NASHVILLE, TENN. – For as long as we can remember, the societal view of the future has been sleek, shiny, even aerodynamic. In recent years most broadcasters have focused on those ideals when dealing with studio redesigns, integrating touchscreens and augmented reality systems, for example. But Gary Kanofsky and RFD TV went the other way. Aiming to appeal more to its rural demographic, when it came time for RFD to redesign its studio, the network went with barn doors and trusses to provide a unique look.
That doesn’t mean the broadcaster is behind the times. While it went retro with the décor, RFD made sure that its infrastructure utilized state-of-the-art products to bring the highest quality to its viewers.
To accomplish this, RFD founder Patrick Gottsch hired Kanofsky last year as the new chief content officer and executive vice president of news, and more specifically, to help launch the redesign.
“Patrick Gottsch had wanted to upgrade the quality of what his product looked like on the air,” said Kanofsky. “Number one, he was frustrated by the limits of what he couldn’t do on TV and he wanted to be able to do more. And the second reason, he wanted to make the product more appealing so we could widen our net.”
Launched in December 2000, RFD-TV is owned by Rural Media Group with its studio based at Northstar studios in Nashville, Tenn. RFD rented out a small space in the studio that was limited to a chroma key and a couple of cameras; even though the space was HD capable, RFD did not have the tools to utilize it. Kanofsky described it as “The kind of thing you would expect to see at a college TV station or a really small market cable outlet.”
The first step in the redesign came when RFD picked up shop and moved its studio to the former home of Great American Country on Music Row in Nashville. From there, Kanofsky dug in and got to work.
“The highest priority was to make sure that in building the new studio the cosmetics and images, as well as the presentation, did not drift away from the core values of the network,” he said.
With that in mind, Kanofsky brought in Jim Fenhagen and Camille Connelly of Jack Morton Production Design Group. They focused on browns, woods, and imagery typically associated with rural lifestyle. “The fire place with the big, heavy, rich brown leather chairs, the rusted out tractor seat and wheels… you’re not going to see that anywhere on television except on RFD TV,” said Kanofsky.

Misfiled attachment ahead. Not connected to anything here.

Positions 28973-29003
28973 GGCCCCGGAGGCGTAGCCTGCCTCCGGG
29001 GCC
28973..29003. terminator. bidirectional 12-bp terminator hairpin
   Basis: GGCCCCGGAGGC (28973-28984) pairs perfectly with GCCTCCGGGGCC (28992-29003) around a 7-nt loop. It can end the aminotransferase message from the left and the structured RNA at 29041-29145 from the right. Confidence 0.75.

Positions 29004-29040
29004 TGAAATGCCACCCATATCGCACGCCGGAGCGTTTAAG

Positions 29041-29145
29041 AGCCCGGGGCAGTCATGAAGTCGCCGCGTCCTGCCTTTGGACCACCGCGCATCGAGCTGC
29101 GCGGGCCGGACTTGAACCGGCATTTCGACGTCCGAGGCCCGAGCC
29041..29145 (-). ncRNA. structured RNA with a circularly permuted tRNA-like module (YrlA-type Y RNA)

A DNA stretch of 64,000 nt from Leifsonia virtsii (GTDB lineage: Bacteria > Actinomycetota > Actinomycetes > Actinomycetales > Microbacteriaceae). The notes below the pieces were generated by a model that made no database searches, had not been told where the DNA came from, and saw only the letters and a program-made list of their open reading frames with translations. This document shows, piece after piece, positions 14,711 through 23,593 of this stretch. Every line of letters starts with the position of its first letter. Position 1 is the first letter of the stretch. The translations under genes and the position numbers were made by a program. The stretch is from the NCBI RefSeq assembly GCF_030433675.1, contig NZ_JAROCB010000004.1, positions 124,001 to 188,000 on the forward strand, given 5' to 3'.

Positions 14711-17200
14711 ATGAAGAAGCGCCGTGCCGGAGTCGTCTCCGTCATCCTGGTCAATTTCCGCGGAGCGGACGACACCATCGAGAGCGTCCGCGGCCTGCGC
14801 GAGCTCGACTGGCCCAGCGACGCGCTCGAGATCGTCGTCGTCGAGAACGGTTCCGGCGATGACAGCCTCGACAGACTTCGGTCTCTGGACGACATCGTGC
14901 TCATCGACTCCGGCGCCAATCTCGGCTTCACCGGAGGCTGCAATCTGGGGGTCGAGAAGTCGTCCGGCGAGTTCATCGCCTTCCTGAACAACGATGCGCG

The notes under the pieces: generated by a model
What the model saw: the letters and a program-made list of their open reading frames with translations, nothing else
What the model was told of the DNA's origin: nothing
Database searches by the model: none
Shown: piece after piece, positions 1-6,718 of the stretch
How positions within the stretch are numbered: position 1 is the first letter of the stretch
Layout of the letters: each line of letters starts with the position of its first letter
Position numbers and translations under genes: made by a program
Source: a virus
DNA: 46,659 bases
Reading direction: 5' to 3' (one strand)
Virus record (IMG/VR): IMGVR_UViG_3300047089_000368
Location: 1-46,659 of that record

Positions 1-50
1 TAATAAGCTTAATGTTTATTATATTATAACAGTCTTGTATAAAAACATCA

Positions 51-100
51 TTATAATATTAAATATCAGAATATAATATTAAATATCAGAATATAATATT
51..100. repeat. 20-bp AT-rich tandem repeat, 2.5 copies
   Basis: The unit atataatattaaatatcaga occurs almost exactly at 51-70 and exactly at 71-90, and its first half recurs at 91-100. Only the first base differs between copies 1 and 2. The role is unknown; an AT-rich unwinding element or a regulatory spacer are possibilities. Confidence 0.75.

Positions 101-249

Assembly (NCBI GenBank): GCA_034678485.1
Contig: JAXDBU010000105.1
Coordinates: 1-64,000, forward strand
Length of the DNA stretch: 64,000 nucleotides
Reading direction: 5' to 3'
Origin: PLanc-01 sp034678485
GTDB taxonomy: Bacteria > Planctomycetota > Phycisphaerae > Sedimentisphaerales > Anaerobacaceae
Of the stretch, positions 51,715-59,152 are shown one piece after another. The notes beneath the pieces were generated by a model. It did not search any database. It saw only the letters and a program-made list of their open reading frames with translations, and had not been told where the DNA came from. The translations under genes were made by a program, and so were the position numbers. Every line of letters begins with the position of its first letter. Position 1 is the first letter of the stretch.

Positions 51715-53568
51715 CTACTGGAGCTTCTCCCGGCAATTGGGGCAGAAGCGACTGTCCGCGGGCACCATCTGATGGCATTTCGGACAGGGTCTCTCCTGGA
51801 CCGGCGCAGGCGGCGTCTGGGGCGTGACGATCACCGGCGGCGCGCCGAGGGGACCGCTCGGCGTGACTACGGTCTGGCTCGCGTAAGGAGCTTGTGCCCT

Perhaps more important to the redesign, though, were the things that viewers can’t see. RFD’s new studio had one disadvantage over the networks’s previous home at Northstar: it was only SD. To make sure that it got the most out of the redesign, RFD was committed to becoming fully HD-capable. As a result, the studio’s infrastructure needed be completely overhauled from the ground up.
RFD tapped Grass Valley for its video system, including the K2 Summit, Ingest, Playout, and proxy and craft editing systems,and added ENPS MOS for automation. New lights, new video monitors, and even completely redesigned Orad graphics (utilizing real-time data) were added to the new and improved studio.
The first broadcast in the new studio took place on March 23; a mere six months after the company began the redesign process. The reaction thus far has been great according to Kanofsky.
“The producers absolutely love the control they have,” he said. “The graphics teams loves that they can focus on creativity and they don’t have to do all this manual garbage. The sales people are ecstatic with what we constructed. They bring clients down now to see the stage and there’s a real wow factor when you walk in.”
Kanofsky has worked in the industry for 36 years, holding positions with CNBC, Bloomberg and CBS, but he is particularly proud of what RFD was able to accomplish. “We created something that is every bit as sophisticated, as robust and as capable as anything I’ve ever worked with anywhere.”
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